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Kissing goodbye to 2021: the year in review, at least according to me
From:ShanghaiDaily  |  2021-12-25 04:07

As the lyrics of a popular Chinese pop song go: 时间都去哪儿了 (Where has the time gone)?!

It’s nearly the end of 2121, so it’s time, again, for me to try and round up the year by looking back at what I talked about here over the past 12 months. This year has been filled with COVID-19 news, “draconian” crackdowns and natural disasters — let’s briefly cast our eyes back.

Another year of COVID-19

2021 will be another year that goes down in history as one besieged by COVID-19. Many around the world had hoped that 2020 was the worst of it, but in many ways that just wasn’t the case.

China has stuck firmly to its COVID-zero strategy, whereby absolute elimination is the goal, much to the chagrin of Western powers who have been pushing for China to “live with” the virus. With 800,000 already dead in the United States alone, it’s not so much “live with the virus” as it is “die with the virus.”

New Zealand was the last Western nation to give up its COVID-zero strategy, but it gave a huge fight.

We’ve had to accept that vaccines, initially hoped to stop transmission, are now just keeping the vaccinated out of hospital. In many Western nations, vaccine hesitancy is high — in the US, for example, only 61.7 percent of the population are fully vaccinated. In New Zealand, it’s just over 75 percent, while Canada has achieved 77.2 percent.

In East Asia, the vaccine situation is much better. South Korea has fully vaccinated about 81.5 percent of its population, and China has fully vaccinated nearly 1.2 billion of its 1.4 billion citizens.

China’s crackdowns

This year, China enforced huge crackdowns that caught the eyes of Western media. One of the most discussed was the crackdown on what they called “idol worship,” which especially gained momentum after A-list pop star and actor Kris Wu was arrested for allegedly taking advantage of young fans sexually. The regulations pushed for content creators to engage with more “moral” artists and avoid promoting people with questionable characteristics.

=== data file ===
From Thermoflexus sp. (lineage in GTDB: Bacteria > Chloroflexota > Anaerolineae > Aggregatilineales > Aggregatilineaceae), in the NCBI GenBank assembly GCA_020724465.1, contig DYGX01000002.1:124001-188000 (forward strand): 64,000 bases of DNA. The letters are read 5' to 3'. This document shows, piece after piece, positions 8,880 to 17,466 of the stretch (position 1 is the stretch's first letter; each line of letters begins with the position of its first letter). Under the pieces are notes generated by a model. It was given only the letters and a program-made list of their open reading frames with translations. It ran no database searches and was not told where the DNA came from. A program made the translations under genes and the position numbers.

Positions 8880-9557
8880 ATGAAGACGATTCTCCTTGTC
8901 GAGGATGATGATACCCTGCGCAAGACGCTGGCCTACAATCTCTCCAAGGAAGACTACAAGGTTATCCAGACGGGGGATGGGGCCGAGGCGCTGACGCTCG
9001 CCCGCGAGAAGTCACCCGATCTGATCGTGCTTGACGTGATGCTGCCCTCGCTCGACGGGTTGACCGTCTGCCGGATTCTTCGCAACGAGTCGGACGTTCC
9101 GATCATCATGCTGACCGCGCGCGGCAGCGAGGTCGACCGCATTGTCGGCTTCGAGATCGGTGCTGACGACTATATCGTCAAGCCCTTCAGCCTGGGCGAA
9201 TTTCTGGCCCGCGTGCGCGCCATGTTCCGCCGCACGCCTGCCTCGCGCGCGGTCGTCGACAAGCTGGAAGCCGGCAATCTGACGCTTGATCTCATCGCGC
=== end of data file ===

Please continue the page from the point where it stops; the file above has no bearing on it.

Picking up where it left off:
Officials told online platforms to clean up fan circles, which were known to be toxic spaces where young fans would often waste money just to boost their idols in competitions. One such competition saw viewers having to buy a special brand of milk and scan the QR code inside in order to vote for their favorite performer on a talent show. This led to thousands of liters of milk being bought and tipped down drains, irking authorities.

The biggest target of the Western mainstream media, though, was the new rules for children under 18 playing online games. Now they’re only allowed to play for three hours a week, and only on weekends and national holidays. Western media called the move “draconian,” which has since become a meme for China reporting.

... but at what cost?

Another meme of Western media reports on China that has gained popularity with China supporters this year is the hilarious “... but at what cost?” headline. Western media outlets will mention positive news from China, but make it negative by adding “... but at what cost?” at the end.

Here are some examples: “China invests in environment, but at what cost?,” “Wuhan one year on: The city that appears safe from COVID — but at what cost?,” “China is getting smarter, but at what cost?,” “Green transition in China: At what cost?,” “China’s economy looks to be stabilizing, but at what cost?,” “Clean air at what cost?” and “China invests in Ethiopia, but at what cost?.”

Henan floods

Massive flooding hit Henan Province in July, even crippling capital city Zhengzhou. Terrifying images of hundreds stuck inside a flooding subway train were beamed around the world. I headed there just days later, spending a few days documenting the recovery effort, especially in the area of Xinxiang and its surrounding villages.

Looking forward ...

We’re all hoping, again, that the new year will bring some major respite from COVID-19.

We’re also looking forward to the Beijing 2022 Winter Olympics in February. Let’s hope we can stick to the Olympic spirit and use it as an excuse to cast our differences aside and come together as one: humanity.

Have a great Christmas and a safe New Year, all.